Trump Voters Actually Love His Twitter Antics Because It’s Like ‘Punching the Bully In The Face’

Matt Vespa
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Posted: Nov 23, 2016 6:30 PM
Trump Voters Actually Love His Twitter Antics Because It’s Like ‘Punching the Bully In The Face’

Katie wrote about how voters think that President-elect Donald J. Trump should give up his Twitter account, though she also said that he views it as a way to connect with his supporters and fight the media. The latter is especially true, which is why Trump voters love it. One voter described it as when you punch the bully in the mouth.

They also view him using Twitter as a way to stand up for his belief, to defend himself, and his supporters. The media elite and the political class they serve in the crowded urban areas of America’s cities still don’t get why they lost. The cast of the Broadway show Hamilton lecturing Vice President-elect Mike Pence at one of their shows just encapsulates the liberal bubble that came crashing down on November 8. At the same time, the Left seems to be oblivious to that fact, which is shown given the state of the Democratic Party that’s been decimated after eight years of Obama. They were wiped out in the Rust Belt, Appalachia, and they lost states where Democrats have won in the last two decades. On the state level, the GOP control 69/99 state legislature and 33 governorships. The GOP also retained control of Congress. It was a bloodbath.

Right now, Trump voters want a candidate who fights back. That’s Donald Trump. Salena Zito, who's been covering the neo-populist undercurrent that lead to Trump, had more:

Here is what the cosmopolitan class still does not get: It’s not just Donald Trump you are making fun of, it is people outside your circle, the voters whose sentiments and values that have been the punch line of Hollywood’s jokes for their entire lives.

And along comes this guy who finally says enough is enough, and they like it, said retired business executive Bill Englert, of New Kensington, Pennsylvania. “Trump is standing up for the so-called deplorables, intolerables and irredeemables excoriated by Hillary and the left,” he said.

At the Golden Dawn restaurant bar in Youngtown, a group of fraternity brothers, a mix of Trump and Clinton supporters, all agreed that what people like about Trump is that he emotes strength, stands up for himself, and — most of all — irritates reporters.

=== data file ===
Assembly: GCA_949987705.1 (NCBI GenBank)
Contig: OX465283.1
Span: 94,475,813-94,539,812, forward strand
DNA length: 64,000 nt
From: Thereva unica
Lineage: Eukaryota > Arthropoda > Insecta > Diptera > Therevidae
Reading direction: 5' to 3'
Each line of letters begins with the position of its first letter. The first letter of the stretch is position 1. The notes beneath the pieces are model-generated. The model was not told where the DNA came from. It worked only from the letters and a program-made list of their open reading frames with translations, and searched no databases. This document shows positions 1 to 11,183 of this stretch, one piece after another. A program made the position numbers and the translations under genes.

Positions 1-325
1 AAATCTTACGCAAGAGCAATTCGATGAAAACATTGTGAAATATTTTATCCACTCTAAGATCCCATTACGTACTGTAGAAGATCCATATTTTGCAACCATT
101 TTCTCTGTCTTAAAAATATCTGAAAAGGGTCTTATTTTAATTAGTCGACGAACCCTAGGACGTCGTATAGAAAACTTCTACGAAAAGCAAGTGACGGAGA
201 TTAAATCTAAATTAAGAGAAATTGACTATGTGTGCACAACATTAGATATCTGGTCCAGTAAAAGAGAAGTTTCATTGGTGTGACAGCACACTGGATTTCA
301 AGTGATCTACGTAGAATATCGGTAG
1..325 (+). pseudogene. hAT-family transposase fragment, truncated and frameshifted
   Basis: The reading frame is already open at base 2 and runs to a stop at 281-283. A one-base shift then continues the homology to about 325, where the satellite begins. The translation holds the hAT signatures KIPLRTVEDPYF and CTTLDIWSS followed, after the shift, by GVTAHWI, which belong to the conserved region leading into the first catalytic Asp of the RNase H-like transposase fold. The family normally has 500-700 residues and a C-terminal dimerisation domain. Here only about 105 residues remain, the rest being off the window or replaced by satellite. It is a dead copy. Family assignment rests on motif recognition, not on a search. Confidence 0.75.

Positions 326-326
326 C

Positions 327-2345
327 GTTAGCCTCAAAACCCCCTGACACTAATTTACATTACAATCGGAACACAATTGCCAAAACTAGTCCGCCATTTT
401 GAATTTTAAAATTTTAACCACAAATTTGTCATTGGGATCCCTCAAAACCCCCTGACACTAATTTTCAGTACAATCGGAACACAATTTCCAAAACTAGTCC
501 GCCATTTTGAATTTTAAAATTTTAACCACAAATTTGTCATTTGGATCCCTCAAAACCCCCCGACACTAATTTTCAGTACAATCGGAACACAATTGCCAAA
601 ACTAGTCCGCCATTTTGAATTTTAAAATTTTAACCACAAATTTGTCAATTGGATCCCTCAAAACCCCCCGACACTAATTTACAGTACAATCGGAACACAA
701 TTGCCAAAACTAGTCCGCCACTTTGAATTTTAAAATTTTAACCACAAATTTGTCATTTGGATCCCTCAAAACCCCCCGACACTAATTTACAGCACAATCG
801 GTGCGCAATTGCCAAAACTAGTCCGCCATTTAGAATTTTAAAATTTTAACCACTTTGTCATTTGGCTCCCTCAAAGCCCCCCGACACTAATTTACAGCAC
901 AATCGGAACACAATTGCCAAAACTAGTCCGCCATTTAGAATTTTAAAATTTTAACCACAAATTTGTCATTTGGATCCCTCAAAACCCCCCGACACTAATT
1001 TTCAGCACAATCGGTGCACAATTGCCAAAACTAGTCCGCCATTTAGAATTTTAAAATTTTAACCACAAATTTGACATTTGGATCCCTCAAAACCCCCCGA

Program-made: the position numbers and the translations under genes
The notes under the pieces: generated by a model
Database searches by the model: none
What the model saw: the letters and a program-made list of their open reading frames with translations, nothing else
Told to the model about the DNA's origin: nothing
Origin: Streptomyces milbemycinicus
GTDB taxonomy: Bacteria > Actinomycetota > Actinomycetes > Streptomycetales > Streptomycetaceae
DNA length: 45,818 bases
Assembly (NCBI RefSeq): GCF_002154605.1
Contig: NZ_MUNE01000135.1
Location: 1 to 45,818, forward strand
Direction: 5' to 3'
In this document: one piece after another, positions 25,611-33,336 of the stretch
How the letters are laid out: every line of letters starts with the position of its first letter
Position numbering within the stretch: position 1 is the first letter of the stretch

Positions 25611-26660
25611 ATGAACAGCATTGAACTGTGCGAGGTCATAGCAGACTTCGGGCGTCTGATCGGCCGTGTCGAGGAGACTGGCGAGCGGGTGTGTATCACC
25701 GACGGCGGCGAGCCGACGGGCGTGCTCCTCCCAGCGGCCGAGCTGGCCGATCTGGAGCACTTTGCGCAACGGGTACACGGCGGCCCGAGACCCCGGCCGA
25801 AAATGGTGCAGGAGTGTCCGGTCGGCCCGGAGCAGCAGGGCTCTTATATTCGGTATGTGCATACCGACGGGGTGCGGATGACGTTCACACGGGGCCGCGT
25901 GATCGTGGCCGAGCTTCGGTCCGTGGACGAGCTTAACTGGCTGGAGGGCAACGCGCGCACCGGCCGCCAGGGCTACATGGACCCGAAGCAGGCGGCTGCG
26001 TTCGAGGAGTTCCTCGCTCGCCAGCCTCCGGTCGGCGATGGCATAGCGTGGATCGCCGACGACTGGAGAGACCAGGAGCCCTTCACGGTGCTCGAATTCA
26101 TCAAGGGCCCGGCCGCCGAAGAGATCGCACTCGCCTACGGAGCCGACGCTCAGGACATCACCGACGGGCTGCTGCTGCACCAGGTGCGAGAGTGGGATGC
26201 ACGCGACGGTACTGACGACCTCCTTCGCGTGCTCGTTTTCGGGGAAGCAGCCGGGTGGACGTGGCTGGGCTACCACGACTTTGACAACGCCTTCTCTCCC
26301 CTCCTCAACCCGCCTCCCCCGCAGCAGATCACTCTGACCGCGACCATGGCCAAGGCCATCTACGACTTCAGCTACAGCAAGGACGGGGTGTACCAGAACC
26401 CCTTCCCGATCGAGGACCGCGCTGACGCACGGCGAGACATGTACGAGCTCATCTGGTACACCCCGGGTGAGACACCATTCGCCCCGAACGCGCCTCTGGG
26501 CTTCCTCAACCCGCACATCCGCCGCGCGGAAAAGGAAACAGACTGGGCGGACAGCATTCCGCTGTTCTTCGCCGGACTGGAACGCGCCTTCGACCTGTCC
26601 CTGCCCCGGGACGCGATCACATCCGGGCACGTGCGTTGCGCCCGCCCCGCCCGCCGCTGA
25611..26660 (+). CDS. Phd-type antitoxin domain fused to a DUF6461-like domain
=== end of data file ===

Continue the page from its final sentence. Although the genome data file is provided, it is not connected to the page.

[…]

Michael Ward comes from blue-collar Monongahela Valley roots, and his family went from working-class Democrats to middle-class Republicans. At 32, he has been involved with Republican politics all his life despite living in a pretty Democratic area.

Ward, initially a Marco Rubio supporter, witnessed the impression that Trump left on voters of all backgrounds in Greensburg. “Fighting, whether it is justified or not, or whether you are right or wrong, is completely irrelevant, people just want someone that is not afraid to stand up for their cause,” he said.

“I know it’s probably crazy to say, but I think the American people felt like it was being bullied by corporate media’s view of them. Trump is the first candidate to figuratively punch the bully in the face, and people love that.”

There are some who think the 2016 electorate wasn’t angry. I disagree. I think they were worried, anxious, and yes, a tad irritated that millions of Americans were pretty much told they weren’t worth it, and that their struggles were somehow irrelevant due to so-called white privilege. The faux progressive lexicon of trigger, safe spaces, and political correctness took over, these folks only wanted to focus on getting urban-based Democrats to come out, and they thought Clinton would spur turnout. Nope. People didn’t like her. Telling 70 percent of the electorate that they’re not worth their time is a great way to kill your electoral chances. This election, the next election, and the one after that will probably have whites representing the vast majority of the voting population. Small changes in this bloc can mean life and death. For Clinton and the Democrats, they found out the hard way that a) demography isn’t destiny; and b) the white vote matters. In fact, all votes matter. You need to reach out, persuade, and listen to all voices. The Clinton campaign didn’t do any of that—and it showed.

Working class America picked Donald Trump to be their fighter in Congress, in Washington, in the White House, and yes—on Twitter apparently. Whatever can land punches and leave the liberal elite broken, beaten and bloody is what they want. I think we’re in for an interesting four years.